Deregulation blamed for rates increase


allegy thing

Greensburg, PA, U.S.A. — (METERING.COM) — February 23, 2007 – In December 2006 Allegheny Power, a U.S. utility based in Pennsylvania and the electric delivery subsidiary of Allegheny Energy, Inc., filed a proposal with the Maryland Public Service Commission that called for 15 percent rate increases in 2007 and 2008, with the money going into a dedicated fund.

With the expiry of the residential generation rate caps and the move to market-based generation pricing on January 1, 2009, the surcharge would convert to a credit on customers’ bills. Funds collected through the surcharge during 2007 and 2008, plus interest, would be returned to customers as a credit on their electric bills, thereby reducing the effect of purchasing electricity at market prices. The credit would continue, with adjustments, to maintain rate stability until December 31, 2010.

The utility held public forums throughout the state, explaining the proposal and the rationale behind it. After obtaining feedback from customers, the proposal will be modified. The key changes to the original plan are:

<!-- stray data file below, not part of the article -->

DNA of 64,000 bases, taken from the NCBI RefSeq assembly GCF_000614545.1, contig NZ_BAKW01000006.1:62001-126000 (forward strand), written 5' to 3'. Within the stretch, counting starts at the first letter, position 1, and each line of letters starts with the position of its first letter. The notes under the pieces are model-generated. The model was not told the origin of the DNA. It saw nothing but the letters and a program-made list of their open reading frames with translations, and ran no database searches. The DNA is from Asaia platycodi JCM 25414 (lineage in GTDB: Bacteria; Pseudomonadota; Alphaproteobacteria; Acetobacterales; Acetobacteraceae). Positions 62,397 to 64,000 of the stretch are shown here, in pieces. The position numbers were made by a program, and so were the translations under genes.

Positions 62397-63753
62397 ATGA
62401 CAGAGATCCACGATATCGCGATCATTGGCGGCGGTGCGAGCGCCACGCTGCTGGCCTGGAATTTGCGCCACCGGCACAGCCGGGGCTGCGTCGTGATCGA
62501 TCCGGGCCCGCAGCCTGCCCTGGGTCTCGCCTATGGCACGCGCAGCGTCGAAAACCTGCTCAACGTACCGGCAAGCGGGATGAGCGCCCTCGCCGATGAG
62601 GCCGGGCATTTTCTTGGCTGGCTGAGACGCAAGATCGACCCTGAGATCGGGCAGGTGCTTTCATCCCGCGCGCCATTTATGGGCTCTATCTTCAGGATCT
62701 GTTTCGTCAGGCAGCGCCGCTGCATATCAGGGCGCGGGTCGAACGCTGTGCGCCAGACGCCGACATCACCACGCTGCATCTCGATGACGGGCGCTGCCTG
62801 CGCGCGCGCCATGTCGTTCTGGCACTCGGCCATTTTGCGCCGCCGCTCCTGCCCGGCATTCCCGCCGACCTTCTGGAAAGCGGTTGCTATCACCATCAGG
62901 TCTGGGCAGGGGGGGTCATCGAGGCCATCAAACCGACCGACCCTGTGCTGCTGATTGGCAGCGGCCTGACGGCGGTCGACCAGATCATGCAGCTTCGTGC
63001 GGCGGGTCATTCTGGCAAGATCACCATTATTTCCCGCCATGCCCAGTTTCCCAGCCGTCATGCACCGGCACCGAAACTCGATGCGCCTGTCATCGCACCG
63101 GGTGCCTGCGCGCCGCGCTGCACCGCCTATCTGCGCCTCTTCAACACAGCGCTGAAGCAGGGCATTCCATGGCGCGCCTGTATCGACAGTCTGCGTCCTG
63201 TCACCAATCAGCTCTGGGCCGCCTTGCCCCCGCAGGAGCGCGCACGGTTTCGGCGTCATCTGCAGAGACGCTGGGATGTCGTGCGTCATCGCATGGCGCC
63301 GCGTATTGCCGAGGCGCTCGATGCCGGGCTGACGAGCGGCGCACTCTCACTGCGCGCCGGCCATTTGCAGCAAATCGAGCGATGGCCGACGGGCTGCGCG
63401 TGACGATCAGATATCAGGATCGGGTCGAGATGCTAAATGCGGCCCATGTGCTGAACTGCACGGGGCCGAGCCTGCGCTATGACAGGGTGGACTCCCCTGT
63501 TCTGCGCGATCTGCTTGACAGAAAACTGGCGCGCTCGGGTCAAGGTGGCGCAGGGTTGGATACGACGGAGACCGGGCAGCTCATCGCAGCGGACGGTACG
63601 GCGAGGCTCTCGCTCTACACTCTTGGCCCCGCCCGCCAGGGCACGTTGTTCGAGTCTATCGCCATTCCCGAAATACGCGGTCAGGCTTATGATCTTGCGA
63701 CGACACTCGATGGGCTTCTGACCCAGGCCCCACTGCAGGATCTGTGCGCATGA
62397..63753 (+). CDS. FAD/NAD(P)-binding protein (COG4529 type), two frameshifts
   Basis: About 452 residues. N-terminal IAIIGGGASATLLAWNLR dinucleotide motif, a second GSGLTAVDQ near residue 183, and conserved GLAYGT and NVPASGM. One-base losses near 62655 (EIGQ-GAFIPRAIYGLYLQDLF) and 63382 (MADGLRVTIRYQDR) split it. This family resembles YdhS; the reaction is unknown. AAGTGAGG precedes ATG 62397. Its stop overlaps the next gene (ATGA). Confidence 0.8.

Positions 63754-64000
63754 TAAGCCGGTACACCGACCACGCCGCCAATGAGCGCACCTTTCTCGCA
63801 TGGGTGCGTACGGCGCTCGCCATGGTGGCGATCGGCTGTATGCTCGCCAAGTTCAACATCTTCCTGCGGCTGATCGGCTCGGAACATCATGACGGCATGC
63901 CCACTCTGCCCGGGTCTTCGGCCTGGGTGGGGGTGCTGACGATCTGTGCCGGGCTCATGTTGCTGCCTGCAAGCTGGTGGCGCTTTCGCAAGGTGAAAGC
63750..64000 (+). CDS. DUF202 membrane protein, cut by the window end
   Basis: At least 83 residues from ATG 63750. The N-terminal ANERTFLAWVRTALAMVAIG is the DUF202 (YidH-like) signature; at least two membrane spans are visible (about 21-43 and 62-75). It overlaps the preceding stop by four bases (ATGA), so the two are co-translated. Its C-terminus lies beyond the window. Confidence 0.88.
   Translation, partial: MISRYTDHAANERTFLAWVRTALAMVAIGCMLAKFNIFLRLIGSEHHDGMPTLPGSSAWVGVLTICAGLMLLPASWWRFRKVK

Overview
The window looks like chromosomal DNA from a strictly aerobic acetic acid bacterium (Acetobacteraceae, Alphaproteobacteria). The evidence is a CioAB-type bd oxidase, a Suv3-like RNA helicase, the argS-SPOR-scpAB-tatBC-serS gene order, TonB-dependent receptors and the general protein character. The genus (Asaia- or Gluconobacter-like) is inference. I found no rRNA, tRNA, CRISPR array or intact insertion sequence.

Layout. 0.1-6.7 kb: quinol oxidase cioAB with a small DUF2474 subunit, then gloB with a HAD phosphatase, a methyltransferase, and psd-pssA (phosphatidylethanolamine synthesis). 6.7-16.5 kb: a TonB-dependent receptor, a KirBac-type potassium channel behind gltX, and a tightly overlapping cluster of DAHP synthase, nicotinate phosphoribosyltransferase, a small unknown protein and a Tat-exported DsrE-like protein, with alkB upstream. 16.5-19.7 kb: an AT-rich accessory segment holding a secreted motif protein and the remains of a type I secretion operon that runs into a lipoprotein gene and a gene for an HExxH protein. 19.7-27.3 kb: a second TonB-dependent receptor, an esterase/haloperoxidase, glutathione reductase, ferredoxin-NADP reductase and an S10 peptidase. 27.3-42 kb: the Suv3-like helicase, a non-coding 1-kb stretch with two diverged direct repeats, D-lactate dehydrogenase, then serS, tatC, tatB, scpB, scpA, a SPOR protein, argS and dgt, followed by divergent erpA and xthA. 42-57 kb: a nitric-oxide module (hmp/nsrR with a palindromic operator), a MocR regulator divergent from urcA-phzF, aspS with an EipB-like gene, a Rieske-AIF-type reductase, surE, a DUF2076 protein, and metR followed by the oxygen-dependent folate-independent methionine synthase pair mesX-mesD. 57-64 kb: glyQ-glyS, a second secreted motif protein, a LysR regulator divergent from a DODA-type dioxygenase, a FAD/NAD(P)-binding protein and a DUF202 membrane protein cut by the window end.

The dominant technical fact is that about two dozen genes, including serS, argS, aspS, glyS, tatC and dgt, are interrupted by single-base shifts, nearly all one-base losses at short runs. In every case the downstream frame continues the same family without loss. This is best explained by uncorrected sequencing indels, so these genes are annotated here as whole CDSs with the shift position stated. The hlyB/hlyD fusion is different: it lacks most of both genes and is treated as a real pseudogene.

• The opportunity for customers to choose not to participate in the transition plan.
  • The provision of refunds to customers who move outside of Allegheny’s service territory, or the heirs of deceased customers. 
  • An increase in the company’s contribution to the Community Energy Fund over the four years of the plan.

“Our goal is to help customers manage their bills when rate caps expire. We listened to customers throughout the commission’s public hearing process and have modified our plan in response to their concerns,” said T, President of Allegheny Power. “We believe these changes address the key issues: choice, protection from dramatic rate changes and assistance for those who need it the most – our fixed-income and low-income customers.”

Pennsylvania deregulated its electricity industry in the late 1990s, and Allegheny Power reduced its residential rates by 7 per cent; in 2002 the rates were capped until the end of 2008. Since then, however, the cost of producing electricity has risen dramatically, and there have been no other entrants into the market to provide the expected competition. Many people are suggesting that it is deregulation that has resulted in the need to significantly hike electric tariffs.

The utility has asked that its amended proposal be approved by March 31, 2007.